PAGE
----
Dr. Gary Wadler, a sports medicine specialist and an expert on doping, says he believes the "overwhelming majority" of doctors involved in sports don't condone the practice. While he has known two physicians who went to prison for illegal trafficking in steroids, they're not the main problem.

The larger issue, says Wadler, is that most doctors aren't trained to recognize doping when they see it.

"This is not part of the usual core curriculum in medical school or pharmacology school," says Wadler, medical advisor on performance-enhancing drugs to the White House Office of National Drug Policy and a spokesman for the American College of Sports Medicine.

Medical training needs to do a better job of educating doctors about how to spot the difference between a normal surge of hormones in an adolescent, for example, and one sparked by steroids. Between 2 percent and 4 percent of teenagers use anabolic steroids, he says.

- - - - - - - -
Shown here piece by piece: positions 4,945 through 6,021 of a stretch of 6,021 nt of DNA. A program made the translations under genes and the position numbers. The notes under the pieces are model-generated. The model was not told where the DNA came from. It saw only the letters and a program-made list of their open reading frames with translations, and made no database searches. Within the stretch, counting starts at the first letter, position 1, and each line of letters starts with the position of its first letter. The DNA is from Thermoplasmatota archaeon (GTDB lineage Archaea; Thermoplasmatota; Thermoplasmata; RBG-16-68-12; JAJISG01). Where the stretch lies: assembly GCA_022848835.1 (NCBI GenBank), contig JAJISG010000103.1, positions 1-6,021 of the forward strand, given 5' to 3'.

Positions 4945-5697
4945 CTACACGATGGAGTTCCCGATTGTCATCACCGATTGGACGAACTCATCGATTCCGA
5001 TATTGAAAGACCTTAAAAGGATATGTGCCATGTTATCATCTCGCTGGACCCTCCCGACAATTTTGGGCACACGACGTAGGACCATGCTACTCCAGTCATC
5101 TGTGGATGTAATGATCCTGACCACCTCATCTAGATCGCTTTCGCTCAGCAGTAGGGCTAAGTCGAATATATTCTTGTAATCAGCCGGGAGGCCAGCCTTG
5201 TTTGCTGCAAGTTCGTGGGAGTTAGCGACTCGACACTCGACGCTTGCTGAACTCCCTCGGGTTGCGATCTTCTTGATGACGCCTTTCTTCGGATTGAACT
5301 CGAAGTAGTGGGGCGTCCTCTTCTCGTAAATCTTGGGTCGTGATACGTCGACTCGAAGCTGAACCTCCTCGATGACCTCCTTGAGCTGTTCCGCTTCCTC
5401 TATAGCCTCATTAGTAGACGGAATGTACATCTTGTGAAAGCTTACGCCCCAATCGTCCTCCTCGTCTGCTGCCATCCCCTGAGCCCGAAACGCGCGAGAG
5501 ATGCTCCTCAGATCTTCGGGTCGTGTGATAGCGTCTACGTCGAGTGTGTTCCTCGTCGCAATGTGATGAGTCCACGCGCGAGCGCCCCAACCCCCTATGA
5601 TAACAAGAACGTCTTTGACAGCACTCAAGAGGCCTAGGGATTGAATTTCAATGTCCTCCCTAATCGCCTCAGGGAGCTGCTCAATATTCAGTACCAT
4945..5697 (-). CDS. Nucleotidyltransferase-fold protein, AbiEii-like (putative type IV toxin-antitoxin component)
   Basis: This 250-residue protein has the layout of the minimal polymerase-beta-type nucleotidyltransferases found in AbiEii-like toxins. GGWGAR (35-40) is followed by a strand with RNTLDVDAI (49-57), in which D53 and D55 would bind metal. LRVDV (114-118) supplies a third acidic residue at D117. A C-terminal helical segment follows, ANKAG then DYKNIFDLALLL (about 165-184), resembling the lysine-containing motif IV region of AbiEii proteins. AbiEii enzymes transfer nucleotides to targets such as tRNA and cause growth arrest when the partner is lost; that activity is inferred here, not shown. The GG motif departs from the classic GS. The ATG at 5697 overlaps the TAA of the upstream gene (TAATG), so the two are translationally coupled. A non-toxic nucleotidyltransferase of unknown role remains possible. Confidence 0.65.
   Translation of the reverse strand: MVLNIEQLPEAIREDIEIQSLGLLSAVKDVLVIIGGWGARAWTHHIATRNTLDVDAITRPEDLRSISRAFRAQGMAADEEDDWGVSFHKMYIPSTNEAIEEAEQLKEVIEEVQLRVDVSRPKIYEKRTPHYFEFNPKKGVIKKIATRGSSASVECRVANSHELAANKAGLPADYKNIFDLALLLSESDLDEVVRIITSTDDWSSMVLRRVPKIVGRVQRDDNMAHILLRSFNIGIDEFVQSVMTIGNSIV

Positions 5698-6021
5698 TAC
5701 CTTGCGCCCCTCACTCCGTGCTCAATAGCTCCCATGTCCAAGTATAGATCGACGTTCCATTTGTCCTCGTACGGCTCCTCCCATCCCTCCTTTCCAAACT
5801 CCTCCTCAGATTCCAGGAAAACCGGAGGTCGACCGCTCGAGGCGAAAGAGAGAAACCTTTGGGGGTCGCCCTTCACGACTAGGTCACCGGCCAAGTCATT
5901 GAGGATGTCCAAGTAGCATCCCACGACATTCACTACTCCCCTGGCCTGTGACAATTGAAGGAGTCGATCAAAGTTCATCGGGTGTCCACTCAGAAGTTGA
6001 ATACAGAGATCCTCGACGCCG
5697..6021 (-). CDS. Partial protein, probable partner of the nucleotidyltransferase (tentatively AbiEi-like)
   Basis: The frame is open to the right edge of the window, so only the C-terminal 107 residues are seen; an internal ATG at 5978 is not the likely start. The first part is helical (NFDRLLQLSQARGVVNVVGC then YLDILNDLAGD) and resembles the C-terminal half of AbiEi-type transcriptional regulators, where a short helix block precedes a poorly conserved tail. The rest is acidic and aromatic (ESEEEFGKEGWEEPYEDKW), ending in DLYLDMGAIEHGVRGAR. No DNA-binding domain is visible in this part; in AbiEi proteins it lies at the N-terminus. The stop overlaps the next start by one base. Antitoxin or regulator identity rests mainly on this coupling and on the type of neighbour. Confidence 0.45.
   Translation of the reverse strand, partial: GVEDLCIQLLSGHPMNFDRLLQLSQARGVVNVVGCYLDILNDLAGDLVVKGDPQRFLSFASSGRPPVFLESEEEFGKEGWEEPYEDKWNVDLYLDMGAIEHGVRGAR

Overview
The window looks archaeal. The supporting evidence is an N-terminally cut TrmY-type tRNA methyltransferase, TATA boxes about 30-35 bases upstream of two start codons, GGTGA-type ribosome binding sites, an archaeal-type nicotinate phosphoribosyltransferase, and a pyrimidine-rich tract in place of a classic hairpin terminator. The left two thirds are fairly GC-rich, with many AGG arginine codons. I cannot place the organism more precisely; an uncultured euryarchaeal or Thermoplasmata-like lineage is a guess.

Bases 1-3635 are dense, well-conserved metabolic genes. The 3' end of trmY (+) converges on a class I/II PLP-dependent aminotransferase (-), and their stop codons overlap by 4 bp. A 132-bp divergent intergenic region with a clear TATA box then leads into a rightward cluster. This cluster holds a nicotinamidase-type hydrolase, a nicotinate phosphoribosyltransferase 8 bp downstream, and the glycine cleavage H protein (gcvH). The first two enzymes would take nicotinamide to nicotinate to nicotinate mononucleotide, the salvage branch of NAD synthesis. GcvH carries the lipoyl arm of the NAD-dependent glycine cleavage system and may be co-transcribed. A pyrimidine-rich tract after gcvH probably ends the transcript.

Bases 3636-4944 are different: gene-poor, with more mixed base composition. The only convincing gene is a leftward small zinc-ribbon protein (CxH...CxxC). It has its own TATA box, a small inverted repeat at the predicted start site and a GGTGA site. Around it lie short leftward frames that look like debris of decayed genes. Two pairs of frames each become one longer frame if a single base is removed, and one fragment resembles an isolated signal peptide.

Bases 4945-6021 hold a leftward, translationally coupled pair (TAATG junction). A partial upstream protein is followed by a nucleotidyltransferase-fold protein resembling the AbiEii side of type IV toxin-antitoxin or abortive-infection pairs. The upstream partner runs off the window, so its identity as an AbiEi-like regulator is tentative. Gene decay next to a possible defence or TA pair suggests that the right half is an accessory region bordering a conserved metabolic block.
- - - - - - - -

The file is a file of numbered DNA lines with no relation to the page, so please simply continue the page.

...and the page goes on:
What To Do

To learn more about performance-enhancing drugs, see the World Anti-Doping Code. For more on steroids, visit the U.S. Drug Enforcement Agency.

SOURCES: John Hoberman, Ph.D., professor, Germanic Studies, University of Texas, Austin; Will Glaspy, spokesman, U.S. Drug Enforcement Agency, Washington, D.C.; Jerry Hizon, M.D., San Diego; Gary Wadler, M.D., associate professor, clinical medicine, New York University, New York City; July 2002 Clinical Journal of Sport Medicine